Negatives of Online Tests
  • Can require some technological knowledge and can be complicated to use the first time
  • require the use of a computer lab or laptops
  • when typing, student noise is louder
  • students may require scratch paper if you allow it. 
  • Because grading is automatic, sometimes teachers may not catch their own mistakes. That being said, the automatic collection of data can help fix this and easily point out "bad questions".
  • If the internet/network goes down, so does the test.

Paper Vs. Online Study Guides

Having done a variety of these, I thought it would just be best to compare these side by side, simply. Additionally, most of my information about the usefulness of these comes directly from student input. Below I am comparing a traditional Q&A/fill in the blank paper study guide and a reloadable online study guide. I have colour coded it to make it easy to read Blue for student input and Red for teacher input.

TopicPaper Study GuideOnline Study Guide
Ease of Accessgreat to have physical copy, easy to leave behind; hard for absent students to get a copycan’t usually print; easy to find; absent students are included; students can access, if available, throughout the chapter for practice, students can re access for review
Usefulnessstudents forget work from class, cannot re-do answers, straight memorisationstudents must re-do work at home, can play multiple times, can take time to look at wrong AND right answers
relation to testif put in same format, students might memorise exactly; often difficult to prepare for with; can be misleading (students just look over it and assume they are ready)often not in same format, students can receive questions from a bank (forces them to have to play multiple times)
“fun” factorstudents are easily bored, can only do once, may be intractive in class, but not at homestudents can play many times and ways, a variety of activities, very interactive

I am more and more convinced that a traditional paper study guide does not serve students the best way possible. While it is definitely helpful to go over this material in class as a review, students often do not remember how they got the correct answer at home. By providing games and study guides that students repeatedly do, they start to figure things out on their own... and studying becomes less of a daunting task that they put off until the last minute.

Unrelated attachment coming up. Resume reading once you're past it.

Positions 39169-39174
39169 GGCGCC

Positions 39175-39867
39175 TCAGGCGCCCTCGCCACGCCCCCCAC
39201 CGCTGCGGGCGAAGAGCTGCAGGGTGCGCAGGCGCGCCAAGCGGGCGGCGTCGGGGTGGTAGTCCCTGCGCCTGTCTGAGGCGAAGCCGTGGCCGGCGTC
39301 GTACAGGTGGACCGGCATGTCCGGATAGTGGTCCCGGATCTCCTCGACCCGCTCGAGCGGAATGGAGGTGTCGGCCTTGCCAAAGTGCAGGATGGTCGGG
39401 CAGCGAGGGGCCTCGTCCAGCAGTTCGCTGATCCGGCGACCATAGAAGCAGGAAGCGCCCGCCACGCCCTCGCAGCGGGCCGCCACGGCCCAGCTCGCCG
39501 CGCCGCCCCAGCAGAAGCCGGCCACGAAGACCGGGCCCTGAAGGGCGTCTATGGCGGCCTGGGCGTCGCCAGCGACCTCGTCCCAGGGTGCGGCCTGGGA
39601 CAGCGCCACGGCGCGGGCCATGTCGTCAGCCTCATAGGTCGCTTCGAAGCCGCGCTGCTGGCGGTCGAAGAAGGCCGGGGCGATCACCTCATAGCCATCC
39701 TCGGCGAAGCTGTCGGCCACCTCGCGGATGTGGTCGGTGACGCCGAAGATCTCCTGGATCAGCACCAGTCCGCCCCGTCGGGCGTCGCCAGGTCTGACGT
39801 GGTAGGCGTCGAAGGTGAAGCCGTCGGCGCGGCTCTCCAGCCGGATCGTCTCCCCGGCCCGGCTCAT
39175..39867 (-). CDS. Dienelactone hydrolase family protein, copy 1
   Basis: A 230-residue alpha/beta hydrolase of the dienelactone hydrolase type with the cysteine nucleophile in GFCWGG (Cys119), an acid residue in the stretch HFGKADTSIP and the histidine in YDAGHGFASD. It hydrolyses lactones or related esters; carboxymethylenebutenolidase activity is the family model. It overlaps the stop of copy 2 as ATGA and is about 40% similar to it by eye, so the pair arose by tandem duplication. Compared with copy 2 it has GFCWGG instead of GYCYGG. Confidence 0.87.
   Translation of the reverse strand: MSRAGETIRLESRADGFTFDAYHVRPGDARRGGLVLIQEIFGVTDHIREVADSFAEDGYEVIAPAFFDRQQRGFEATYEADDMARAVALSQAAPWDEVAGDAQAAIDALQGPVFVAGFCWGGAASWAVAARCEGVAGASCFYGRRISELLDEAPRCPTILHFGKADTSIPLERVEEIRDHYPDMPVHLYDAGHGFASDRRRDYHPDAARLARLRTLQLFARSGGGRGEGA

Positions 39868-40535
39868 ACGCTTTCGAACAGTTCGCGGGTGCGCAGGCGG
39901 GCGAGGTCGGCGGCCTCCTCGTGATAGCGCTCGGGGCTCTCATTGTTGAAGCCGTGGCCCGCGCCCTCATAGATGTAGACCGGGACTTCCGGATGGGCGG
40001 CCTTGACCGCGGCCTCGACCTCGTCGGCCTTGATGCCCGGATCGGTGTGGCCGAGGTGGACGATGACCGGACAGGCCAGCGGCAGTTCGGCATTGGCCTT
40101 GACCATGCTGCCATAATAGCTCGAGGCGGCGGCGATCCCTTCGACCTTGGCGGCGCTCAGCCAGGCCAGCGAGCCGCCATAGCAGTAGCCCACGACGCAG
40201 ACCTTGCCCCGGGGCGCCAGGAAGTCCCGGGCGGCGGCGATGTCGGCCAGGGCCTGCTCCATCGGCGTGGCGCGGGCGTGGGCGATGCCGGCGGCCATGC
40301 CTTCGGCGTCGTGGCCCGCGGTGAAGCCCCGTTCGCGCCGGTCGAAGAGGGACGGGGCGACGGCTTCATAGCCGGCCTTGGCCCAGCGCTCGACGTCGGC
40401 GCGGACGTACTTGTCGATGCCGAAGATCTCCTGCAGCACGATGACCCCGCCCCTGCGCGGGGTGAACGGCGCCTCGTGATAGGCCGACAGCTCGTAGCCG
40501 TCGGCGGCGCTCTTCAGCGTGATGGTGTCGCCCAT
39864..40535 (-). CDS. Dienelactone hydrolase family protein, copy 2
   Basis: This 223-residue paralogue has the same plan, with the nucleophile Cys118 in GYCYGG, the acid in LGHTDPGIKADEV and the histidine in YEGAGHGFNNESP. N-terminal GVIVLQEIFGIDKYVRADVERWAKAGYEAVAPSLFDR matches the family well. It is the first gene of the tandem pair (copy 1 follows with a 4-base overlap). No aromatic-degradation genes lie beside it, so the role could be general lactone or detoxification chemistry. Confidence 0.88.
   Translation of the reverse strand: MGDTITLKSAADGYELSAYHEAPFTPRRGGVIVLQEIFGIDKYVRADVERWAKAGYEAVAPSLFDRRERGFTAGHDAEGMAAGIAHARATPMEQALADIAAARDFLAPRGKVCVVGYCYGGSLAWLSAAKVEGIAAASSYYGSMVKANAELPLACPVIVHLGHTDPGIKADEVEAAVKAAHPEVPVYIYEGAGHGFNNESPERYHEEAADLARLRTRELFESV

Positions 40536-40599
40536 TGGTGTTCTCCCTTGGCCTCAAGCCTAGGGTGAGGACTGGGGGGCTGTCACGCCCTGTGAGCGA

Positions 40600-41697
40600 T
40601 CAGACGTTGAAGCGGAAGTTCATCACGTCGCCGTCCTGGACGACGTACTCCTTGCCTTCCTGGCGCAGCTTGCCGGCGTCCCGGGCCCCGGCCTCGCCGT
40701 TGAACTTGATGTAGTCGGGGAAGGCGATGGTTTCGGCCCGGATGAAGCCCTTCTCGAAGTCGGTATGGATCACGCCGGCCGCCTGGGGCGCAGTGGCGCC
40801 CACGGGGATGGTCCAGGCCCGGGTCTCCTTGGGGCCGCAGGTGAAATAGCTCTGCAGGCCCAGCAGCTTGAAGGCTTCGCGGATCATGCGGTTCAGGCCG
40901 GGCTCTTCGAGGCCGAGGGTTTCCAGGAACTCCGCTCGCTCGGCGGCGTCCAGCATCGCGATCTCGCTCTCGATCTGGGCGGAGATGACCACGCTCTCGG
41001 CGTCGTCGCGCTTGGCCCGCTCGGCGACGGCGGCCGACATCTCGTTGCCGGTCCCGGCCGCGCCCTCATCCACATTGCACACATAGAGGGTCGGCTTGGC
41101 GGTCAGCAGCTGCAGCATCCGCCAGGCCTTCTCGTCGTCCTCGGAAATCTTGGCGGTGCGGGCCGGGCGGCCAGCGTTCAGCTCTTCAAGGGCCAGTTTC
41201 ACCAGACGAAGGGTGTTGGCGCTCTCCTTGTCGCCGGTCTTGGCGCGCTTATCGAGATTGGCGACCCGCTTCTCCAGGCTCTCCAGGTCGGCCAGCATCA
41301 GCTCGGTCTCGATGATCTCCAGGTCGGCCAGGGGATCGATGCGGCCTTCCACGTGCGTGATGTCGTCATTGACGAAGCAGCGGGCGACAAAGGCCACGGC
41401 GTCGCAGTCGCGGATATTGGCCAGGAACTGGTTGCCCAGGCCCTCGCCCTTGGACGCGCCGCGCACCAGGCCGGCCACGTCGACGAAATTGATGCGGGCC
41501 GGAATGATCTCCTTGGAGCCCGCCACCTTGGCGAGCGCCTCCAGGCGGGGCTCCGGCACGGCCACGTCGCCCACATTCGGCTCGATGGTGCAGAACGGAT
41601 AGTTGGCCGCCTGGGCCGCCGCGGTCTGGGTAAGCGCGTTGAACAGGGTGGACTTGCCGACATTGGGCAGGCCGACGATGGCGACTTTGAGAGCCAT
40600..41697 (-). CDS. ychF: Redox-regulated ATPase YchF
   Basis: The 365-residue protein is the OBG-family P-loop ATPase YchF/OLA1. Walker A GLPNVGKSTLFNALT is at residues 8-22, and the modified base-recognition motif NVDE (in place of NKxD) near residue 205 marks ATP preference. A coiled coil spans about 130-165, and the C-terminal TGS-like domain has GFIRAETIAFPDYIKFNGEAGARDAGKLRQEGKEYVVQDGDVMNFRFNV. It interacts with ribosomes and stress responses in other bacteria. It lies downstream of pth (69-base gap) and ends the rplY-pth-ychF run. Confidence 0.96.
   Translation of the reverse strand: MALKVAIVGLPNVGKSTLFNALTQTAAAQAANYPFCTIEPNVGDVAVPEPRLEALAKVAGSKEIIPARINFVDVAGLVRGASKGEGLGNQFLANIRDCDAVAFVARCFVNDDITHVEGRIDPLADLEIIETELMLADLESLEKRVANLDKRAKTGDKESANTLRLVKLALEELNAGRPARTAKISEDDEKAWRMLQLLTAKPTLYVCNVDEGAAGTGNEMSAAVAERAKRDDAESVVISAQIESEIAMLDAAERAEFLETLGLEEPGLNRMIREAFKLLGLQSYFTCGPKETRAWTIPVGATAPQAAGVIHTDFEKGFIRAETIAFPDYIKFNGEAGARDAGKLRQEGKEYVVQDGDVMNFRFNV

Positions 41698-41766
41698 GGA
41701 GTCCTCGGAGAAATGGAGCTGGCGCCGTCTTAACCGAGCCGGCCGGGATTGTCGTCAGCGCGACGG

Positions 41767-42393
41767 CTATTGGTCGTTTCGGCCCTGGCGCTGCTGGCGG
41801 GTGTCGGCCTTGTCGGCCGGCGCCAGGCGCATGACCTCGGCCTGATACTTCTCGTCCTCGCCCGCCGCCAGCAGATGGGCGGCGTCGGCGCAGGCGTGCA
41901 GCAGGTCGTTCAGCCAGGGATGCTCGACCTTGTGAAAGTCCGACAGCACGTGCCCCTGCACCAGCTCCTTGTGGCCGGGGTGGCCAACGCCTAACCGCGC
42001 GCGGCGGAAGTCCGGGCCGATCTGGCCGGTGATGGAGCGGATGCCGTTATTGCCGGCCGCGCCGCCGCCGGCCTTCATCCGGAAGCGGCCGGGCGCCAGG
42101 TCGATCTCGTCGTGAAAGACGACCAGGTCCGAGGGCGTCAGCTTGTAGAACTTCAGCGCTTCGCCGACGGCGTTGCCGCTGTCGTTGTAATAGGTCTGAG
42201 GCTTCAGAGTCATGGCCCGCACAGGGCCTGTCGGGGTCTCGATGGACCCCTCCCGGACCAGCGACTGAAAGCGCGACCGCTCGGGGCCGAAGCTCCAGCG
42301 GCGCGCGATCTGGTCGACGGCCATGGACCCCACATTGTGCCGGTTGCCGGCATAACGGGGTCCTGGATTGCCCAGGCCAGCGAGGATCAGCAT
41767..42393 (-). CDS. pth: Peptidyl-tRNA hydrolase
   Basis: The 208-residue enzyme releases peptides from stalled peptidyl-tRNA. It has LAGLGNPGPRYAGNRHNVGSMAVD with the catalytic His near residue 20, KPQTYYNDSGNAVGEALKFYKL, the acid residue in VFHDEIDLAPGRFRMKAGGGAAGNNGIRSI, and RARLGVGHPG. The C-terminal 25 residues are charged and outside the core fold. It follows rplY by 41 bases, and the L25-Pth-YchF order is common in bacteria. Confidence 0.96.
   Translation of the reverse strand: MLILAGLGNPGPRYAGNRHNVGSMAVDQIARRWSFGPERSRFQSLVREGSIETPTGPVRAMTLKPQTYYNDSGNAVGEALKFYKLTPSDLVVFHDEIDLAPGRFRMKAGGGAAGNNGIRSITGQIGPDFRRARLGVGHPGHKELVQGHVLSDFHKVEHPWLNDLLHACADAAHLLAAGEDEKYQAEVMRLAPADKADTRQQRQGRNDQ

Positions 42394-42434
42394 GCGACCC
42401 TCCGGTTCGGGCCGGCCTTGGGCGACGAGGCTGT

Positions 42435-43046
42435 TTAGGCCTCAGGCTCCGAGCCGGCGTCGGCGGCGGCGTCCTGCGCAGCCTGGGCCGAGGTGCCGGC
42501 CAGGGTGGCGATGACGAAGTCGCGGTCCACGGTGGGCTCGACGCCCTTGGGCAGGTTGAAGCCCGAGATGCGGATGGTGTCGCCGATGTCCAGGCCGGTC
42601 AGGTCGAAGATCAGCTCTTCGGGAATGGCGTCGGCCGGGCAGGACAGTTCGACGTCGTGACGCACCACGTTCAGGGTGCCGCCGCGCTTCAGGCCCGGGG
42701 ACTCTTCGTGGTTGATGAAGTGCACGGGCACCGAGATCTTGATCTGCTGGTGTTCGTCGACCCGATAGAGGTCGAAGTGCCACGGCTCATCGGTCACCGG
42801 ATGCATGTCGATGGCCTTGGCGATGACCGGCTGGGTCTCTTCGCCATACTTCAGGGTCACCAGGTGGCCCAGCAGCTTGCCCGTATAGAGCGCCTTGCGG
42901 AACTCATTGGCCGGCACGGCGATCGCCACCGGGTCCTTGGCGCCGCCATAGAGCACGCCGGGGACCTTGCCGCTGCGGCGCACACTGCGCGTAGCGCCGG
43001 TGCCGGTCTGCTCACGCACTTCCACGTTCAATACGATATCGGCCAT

So.... what does my data look like? Students' grades, for the most part, increased one letter grades when we switched to online testing with paper study guides, but this was inconsistent at best. The class average remained in the C range. It really depended on a variety of factors that weren't consistent enough to make an argument for it. This year, we switched to online study guides and various techniques including timed writes, embedded stories, TPRS, etc. Most student grades are high Bs and low As with quite a few high As. There still were some students who made Cs and Ds and Fs, but there were much fewer. When I polled students about this combination and our class practices (see future post on weekly schedules), this was the overwhelming response:
  1. Students are more motivated to study because it is fun and they see a purpose behind it
  2. Classroom techniques this year have really helped them understand and make connections (particularly with the technique called embedded stories)
  3. I should give them more time and more opportunities to read after I tell a story.
  4. Students enjoy being able to play a game over and over and never get all the same questions.
  5. Students like being able to see the right answers, but still be able to play again and try again before the test, whereas with paper study guides they wrote the answer down and that was it.

Online testing may not work for everyone. I still use paper tests and I will continue to use paper tests for a number of reasons. My goal is to reach as many students as possible in as many helpful ways as possible and I think we've hit on something important in regards to comprehensible input, technology, and by using games in the classroom. I know I am looking forward to more results from my students. I also know that I will continually re assess my methods and update them as necessary.

Tuesday, September 11, 2012

They Won't All Be Classics Majors -- IRL enjoyment of reading

A discussion was recently held on an online forum quoting a recent post from Stephen Krashen:

Indoctrination into the classic literary canon supersedes all other aims for the readers in our classrooms. Teachers can always point to a few students who love these classics, but I argue that they are a minority or that few become future readers as a result. Why would they? Every student that moves through our classes is not destined to become an English literature major and we cannot gear our teaching as if they were. (Donalyn Miller, The Book Whisperer, p. 124)

The question was raised: What if we taught Latin so that every student could make progress and enjoy reading? I'd like to address that today.